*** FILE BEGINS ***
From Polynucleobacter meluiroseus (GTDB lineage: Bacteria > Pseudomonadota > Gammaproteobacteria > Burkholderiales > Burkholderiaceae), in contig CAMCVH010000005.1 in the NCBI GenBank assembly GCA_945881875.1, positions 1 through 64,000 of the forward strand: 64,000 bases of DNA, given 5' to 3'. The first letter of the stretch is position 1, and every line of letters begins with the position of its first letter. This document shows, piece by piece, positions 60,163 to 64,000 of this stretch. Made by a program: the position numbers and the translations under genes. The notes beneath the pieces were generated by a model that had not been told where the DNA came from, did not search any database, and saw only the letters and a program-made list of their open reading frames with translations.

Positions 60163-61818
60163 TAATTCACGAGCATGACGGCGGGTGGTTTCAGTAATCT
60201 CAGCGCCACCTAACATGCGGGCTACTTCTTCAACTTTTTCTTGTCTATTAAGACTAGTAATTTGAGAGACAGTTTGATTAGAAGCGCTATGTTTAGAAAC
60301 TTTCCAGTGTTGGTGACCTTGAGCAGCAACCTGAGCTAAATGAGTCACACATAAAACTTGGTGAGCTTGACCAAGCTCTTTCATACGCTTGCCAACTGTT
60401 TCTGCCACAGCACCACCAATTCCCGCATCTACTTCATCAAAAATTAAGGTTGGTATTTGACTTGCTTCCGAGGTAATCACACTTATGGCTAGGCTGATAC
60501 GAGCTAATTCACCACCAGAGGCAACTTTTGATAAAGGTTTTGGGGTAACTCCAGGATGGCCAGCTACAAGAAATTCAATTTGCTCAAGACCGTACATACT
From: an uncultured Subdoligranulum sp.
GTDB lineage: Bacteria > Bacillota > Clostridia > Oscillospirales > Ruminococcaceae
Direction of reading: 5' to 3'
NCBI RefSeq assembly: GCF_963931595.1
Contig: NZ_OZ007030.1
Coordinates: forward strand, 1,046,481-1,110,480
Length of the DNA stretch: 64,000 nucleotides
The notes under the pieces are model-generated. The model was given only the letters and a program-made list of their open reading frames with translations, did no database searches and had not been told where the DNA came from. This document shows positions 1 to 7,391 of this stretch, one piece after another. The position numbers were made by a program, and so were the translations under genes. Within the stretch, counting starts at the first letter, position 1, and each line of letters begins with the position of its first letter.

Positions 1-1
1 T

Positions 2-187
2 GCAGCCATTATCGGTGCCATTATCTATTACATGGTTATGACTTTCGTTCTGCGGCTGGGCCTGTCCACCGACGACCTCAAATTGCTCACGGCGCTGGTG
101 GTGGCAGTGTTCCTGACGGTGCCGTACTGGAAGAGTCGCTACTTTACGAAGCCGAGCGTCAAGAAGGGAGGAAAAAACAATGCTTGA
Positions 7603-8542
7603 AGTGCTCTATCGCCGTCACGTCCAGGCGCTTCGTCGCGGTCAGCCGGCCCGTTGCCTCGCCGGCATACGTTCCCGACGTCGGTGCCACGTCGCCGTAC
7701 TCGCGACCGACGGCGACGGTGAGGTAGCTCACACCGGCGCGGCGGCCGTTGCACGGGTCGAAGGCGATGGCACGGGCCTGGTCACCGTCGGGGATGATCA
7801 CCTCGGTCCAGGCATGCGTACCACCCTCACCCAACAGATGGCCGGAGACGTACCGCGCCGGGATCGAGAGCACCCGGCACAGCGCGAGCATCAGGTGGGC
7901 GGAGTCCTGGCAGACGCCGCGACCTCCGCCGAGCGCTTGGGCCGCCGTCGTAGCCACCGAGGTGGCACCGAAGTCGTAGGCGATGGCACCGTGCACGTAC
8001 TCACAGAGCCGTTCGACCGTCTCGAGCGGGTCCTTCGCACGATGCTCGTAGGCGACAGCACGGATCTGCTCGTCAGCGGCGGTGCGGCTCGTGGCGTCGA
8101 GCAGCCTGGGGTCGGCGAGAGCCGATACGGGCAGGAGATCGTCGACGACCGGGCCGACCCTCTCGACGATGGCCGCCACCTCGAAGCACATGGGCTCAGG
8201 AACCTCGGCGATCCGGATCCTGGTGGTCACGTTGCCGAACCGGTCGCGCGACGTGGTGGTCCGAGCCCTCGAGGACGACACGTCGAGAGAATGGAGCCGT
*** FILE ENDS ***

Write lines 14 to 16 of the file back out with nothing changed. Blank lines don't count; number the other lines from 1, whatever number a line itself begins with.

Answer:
Length of the DNA stretch: 64,000 nucleotides
The notes under the pieces are model-generated. The model was given only the letters and a program-made list of their open reading frames with translations, did no database searches and had not been told where the DNA came from. This document shows positions 1 to 7,391 of this stretch, one piece after another. The position numbers were made by a program, and so were the translations under genes. Within the stretch, counting starts at the first letter, position 1, and each line of letters begins with the position of its first letter.

Positions 1-1